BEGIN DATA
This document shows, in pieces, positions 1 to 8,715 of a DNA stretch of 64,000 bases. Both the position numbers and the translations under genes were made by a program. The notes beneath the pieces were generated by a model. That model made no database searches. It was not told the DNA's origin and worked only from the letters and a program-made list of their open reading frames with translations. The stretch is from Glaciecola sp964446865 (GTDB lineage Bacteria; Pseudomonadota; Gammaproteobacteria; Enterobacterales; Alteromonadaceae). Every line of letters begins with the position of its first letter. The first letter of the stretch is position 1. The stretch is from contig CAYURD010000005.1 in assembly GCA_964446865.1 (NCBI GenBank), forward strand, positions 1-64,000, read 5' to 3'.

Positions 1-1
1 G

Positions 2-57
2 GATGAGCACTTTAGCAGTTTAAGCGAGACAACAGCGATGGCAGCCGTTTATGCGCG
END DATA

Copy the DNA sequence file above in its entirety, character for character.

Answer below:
This document shows, in pieces, positions 1 to 8,715 of a DNA stretch of 64,000 bases. Both the position numbers and the translations under genes were made by a program. The notes beneath the pieces were generated by a model. That model made no database searches. It was not told the DNA's origin and worked only from the letters and a program-made list of their open reading frames with translations. The stretch is from Glaciecola sp964446865 (GTDB lineage Bacteria; Pseudomonadota; Gammaproteobacteria; Enterobacterales; Alteromonadaceae). Every line of letters begins with the position of its first letter. The first letter of the stretch is position 1. The stretch is from contig CAYURD010000005.1 in assembly GCA_964446865.1 (NCBI GenBank), forward strand, positions 1-64,000, read 5' to 3'.

Positions 1-1
1 G

Positions 2-57
2 GATGAGCACTTTAGCAGTTTAAGCGAGACAACAGCGATGGCAGCCGTTTATGCGCG